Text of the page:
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Kalei’s Kitchenette sets up shop on the island of Rancho Peñasquitos

A Hawaiian farmers market stand finds a home in the suburbs

A Hawaiian combo plate, featuring kalua pork and huli huli chicken
A Hawaiian combo plate, featuring kalua pork and huli huli chicken

Into Rancho Peñasquitos I drove, for only the second time ever. There might as well be an ocean between us. I was following the trail of a farmers market vendor that has made the move to into its own storefront. Even when it doesn’t involve Hawaiian food, I always find it inspiring to witness these stories of young entrepreneurs that turn limited resources, and lots of moxie, into dreams come true. And if it does happen to involve Hawaiian food, like Kalei's Kitchenette does, I’ll probably drive a little faster.

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I found Kalei’s in a strip mall, precisely next door to the Sixes & Sevens skate shop recently featured in a terrific Reader cover story. According to a sort of About Ustext mounted beside the front door, Kalei’s is named for the first child of owner and chef Andy Mangiduyos, a native of Maui. Already knowing this, I showed up on a Wednesday, mouth watering for some true, island-style poké.

Sadly, what I didn’t know is that Kalei’s only currently offers the raw fish salad on Saturday. Disappointed, I decided to nibble on a Spam musubi ($4) while I decided on my next move. Not that it could take much time to do either. Musubi’s really just a tasty morsel of spiced ham sushi. And the daily menu sticks to a handful of Hawaiian classics including teriyaki beef, kalua pork, and loco moco, the one where a beef burger patty gets topped with a fried egg (or two) and gravy.


Spam musibi

And as at many a Hawaiian joint, these entrees are served plate lunch style. Meaning that, for $13-$15, they’re paired with side dishes, usually macaroni salad and a scoop of rice dusted with the Japanese seaweed and seasoning blend, furikake; though you may swap in pickled cucumbers for either.

I would opt for a Kalei’s Plate ($17), which lets you sample two entrees. This gave me a chance to try the huli huli chicken and kalua pork. I dug first into the mac salad, because I’m a kid at heart, and next into the furikake rice, because I ascribe to the magical thinking that a tiny bit of seaweed will counter the cholesterol of all that mac salad mayo.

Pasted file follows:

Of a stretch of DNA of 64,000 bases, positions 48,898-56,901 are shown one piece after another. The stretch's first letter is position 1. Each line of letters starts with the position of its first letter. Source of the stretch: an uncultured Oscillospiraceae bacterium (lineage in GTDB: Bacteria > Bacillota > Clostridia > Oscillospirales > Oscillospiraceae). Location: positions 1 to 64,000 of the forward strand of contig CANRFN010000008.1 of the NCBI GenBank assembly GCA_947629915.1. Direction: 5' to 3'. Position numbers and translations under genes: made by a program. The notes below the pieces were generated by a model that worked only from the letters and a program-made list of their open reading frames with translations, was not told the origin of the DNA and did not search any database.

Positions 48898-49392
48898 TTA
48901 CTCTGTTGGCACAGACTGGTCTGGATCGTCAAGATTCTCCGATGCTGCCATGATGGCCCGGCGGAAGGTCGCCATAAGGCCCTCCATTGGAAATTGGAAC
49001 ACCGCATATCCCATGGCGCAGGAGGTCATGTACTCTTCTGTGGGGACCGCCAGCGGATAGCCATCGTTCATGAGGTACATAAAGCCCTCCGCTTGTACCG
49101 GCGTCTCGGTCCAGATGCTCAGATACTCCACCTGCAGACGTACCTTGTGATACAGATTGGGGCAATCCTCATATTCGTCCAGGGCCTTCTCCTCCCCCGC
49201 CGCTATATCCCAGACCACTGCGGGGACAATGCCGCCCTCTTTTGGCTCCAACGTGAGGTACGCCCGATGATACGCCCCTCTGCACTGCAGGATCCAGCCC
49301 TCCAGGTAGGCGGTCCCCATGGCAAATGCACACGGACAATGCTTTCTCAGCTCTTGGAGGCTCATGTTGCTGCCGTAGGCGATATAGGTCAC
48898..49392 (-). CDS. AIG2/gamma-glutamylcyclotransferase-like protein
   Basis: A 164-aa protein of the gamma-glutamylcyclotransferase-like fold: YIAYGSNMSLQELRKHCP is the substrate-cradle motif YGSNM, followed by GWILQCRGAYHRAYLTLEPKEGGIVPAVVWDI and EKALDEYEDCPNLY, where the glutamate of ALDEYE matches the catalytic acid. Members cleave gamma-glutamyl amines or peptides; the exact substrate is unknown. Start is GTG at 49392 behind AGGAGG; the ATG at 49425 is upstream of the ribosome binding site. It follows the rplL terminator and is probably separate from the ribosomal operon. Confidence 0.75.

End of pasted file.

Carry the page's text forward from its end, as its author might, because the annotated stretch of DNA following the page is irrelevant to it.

Next came the huli huli, a dish so nice they named it twice. Topped with green onions and sesame seeds, it’s otherwise the kamaʻāina answer to the sort of chicken suburban Americans grill every summer on our backyard barbecues. And in that regard, it reminded me of my own, too often landlocked childhood, though maybe a bit better cooked (sorry, Dad). Problem was, mine wasn’t nearly as smoky as I’ve come to expect, which may or may not be a function of Kalei’s moving a long outdoor operation, indoors. This bird wanted more flavor.


A small counter shop for an established farmers market vendor

On the other hand, the kalua pork quickly became my favorite in greater San Diego. Ironically, it’s because this kalua was a little less flavorful than most, meaning the pulled pork wasn’t super salty. Just a generous portion of savory, succulent meat, an ideal companion for both the mac salad and rice.

On the poultry front, I’ve since been told the garlic chicken is a better move. Which may be true of every garlic chicken in all the cuisines of the world for all I know. My eyes always skip past garlic chicken on a menu, in favor of something like huli huli, which sounds less predictable, and more memorable. Here at least, it’s a garlicky take on fried chicken, which means I now have to drive all the way back to Peñasquitos to try both the poke and Hawaii fried chicken. At least that’s still closer than Lahaina.

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A Hawaiian combo plate, featuring kalua pork and huli huli chicken